Business Succession – Learn from the Errors of Others


Whether a business is worth $1 million or $100 million, the same principles apply when it comes to business succession. After many years of experience in private company succession (and with over a third of a billion dollars of transaction value behind me) I see business owners falling into the same predictable patterns time and time again.

It’s understandable because while business owners are skilled at business operations, they have little experience in succession planning. After all, most business owners will sell or transition out of a business only once. Let’s take a look at some of the key lessons to be learned.

Mistake #1: Never Letting Go

You may have built a successful business for which you deserve to receive many accolades. But if you’re in your late 60’s and have no succession plan you are in real trouble. It’s not unusual for business owners to work long past normal retirement age, which we tend to think of as 65. There are many reasons for this, for example, it can be hard to give up the income generated by the business, or perhaps the business owner can’t envisage a life away from the business. However, my experience with business owners and their businesses has taught me that not letting go can be fatal to a successful transition.

I have noticed that a business actually takes on many of the traits of the owner. Therefore a 40-year-old owner who is dynamic and growth oriented will create a business that is dynamic and growth oriented. That same owner as an 80-year-old will naturally have less energy and will also be more risk averse. Similarly, the business will also have less energy and will take fewer chances. Based on my experience, if the founder fails to exit the business prior to age 70, the vitality, value and saleability of the business may be seriously harmed.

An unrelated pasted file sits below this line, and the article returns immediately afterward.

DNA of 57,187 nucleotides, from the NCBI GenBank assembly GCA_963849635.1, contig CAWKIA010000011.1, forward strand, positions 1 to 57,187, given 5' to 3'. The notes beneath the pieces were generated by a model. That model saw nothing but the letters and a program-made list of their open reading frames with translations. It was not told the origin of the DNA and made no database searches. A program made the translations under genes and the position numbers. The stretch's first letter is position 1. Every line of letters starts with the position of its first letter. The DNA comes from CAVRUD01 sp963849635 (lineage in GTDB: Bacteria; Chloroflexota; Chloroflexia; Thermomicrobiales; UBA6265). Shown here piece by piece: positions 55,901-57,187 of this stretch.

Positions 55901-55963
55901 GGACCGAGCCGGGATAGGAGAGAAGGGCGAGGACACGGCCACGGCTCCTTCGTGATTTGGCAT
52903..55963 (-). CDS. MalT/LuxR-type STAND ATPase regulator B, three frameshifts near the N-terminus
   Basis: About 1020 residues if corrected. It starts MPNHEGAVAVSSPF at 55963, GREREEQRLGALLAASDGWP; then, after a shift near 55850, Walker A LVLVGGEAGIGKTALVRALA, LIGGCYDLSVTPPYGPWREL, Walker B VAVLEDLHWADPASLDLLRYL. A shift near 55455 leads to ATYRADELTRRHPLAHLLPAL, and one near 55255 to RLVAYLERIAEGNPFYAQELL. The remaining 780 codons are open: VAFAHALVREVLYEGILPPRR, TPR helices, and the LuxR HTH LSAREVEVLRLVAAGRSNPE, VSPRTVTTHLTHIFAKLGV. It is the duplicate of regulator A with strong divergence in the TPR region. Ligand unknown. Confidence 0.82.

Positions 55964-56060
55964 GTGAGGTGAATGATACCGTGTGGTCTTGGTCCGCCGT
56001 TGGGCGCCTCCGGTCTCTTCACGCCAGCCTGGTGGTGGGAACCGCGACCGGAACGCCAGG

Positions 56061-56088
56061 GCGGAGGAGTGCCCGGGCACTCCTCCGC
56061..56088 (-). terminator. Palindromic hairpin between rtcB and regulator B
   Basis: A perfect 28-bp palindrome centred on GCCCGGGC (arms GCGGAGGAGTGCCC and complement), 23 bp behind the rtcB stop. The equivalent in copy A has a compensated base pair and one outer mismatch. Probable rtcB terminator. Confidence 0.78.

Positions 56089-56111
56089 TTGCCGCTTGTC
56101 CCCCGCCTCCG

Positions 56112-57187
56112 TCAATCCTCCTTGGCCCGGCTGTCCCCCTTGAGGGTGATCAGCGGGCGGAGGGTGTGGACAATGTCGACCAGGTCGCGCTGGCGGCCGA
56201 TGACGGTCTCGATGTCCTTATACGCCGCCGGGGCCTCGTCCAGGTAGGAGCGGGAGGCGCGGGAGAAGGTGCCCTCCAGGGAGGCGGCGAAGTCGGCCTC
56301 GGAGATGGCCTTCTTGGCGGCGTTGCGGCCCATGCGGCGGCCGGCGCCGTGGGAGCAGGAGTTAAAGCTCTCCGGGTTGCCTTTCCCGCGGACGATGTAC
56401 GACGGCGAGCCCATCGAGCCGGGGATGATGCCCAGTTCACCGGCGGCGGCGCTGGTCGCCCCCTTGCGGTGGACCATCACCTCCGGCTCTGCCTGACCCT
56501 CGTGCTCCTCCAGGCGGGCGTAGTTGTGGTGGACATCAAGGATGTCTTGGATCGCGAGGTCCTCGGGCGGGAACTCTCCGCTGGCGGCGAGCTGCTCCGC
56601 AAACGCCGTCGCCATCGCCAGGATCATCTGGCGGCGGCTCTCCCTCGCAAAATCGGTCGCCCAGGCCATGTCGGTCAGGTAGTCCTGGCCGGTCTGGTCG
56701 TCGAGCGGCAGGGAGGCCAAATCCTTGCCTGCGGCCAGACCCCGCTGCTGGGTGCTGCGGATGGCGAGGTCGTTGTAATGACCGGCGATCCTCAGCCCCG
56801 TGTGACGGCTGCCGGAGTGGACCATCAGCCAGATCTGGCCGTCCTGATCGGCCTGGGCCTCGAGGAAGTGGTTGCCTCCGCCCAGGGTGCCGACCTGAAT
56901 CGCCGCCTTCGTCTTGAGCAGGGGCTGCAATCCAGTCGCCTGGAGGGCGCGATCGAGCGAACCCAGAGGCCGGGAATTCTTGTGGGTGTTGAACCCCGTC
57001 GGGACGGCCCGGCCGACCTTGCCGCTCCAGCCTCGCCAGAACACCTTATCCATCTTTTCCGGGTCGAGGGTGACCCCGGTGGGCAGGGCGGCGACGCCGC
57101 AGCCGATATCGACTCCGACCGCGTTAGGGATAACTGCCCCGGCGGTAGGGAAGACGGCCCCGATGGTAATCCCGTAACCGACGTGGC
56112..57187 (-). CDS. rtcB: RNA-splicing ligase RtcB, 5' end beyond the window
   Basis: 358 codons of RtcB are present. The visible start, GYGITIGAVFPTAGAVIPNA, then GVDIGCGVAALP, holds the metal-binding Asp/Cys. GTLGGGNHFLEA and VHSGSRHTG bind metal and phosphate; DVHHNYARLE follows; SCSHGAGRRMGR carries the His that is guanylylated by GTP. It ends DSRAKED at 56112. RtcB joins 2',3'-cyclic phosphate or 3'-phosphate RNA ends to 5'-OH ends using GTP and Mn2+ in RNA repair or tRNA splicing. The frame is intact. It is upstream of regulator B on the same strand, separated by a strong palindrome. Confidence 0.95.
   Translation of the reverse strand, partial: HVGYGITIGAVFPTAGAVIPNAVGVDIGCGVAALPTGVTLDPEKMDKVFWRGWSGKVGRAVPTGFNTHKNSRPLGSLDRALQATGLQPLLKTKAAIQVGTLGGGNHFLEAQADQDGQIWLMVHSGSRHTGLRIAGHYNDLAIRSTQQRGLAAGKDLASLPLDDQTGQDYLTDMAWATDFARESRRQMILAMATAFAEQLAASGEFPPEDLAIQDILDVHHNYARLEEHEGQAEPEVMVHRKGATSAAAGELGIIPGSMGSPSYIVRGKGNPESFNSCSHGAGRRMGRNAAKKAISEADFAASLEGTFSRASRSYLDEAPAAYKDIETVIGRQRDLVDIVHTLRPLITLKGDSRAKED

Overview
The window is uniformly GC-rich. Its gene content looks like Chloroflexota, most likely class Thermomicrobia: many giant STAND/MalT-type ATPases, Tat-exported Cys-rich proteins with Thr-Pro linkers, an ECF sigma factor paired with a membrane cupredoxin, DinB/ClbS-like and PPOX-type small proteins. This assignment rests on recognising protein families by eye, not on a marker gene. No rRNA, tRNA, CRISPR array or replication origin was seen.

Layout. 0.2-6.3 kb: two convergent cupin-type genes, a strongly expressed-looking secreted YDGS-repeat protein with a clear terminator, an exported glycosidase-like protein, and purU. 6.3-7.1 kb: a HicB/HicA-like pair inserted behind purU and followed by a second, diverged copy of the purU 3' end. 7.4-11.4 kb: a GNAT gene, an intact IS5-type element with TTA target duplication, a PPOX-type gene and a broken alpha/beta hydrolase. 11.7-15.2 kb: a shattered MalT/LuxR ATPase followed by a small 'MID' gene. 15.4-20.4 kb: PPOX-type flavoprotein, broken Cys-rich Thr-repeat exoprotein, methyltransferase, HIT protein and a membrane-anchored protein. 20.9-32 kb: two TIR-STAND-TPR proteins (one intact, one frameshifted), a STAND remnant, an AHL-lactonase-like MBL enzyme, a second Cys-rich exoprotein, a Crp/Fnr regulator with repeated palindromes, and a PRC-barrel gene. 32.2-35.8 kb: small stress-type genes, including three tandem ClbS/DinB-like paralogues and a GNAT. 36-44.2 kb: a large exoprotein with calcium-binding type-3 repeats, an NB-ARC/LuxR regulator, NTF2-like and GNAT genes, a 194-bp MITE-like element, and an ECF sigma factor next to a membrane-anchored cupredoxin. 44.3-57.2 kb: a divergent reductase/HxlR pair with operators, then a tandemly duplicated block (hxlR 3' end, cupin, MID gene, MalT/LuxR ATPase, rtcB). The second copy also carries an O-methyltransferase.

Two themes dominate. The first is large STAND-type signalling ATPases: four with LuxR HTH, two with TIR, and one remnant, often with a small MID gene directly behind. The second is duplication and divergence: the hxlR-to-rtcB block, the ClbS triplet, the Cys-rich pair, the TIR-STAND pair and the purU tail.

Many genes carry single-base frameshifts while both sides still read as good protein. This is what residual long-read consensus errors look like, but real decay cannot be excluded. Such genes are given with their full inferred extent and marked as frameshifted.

The good news is that planning is one of the most important factors in making a successful transition to retirement. Planning for succession doesn’t lock you in to a specific retirement date, but it does mean you prepare the business for your exit at a time when your business acumen and decision-making ability are at their peak. Perhaps not surprisingly, this is often the period of time when your business is most saleable.

Mistake #2: Overvaluing the business

Another very common mistake made by business owners regarding their succession plan is valuing the business for more than its actual market value.

There are many ways to value a business, but most business owners will over value a business because they are emotionally attached to it. Perhaps the over valuation, this “X-factor”, is the emotional value attached to the business by the owner. However, purchasers will not pay for this X-factor. Purchasers make business deals based on cold, hard financial facts. There are generally accepted formulas for valuing a business and an experienced M&A advisor can assist a business owner in determining price. Beyond that, market factors can come into play and there will be periods of higher and lower demand in any industry. Furthermore, if the M&A advisor can generate competition for the business then this can drive the price up.

However, a business owner is unlikely to find a buyer if they are holding out for an unrealistic and unsupportable price for the business.

We’ll look at some more of the lessons to be learned from business owners who “did it wrong” in my next blog post.

Don Sihota is a partner of the firm and a member of the firm’s Private Company Transaction, Business Succession and Wealth Preservation Groups.
More about Don: Bio | LinkedIn | Twitter
Posted in The M&A Process and tagged , , , , .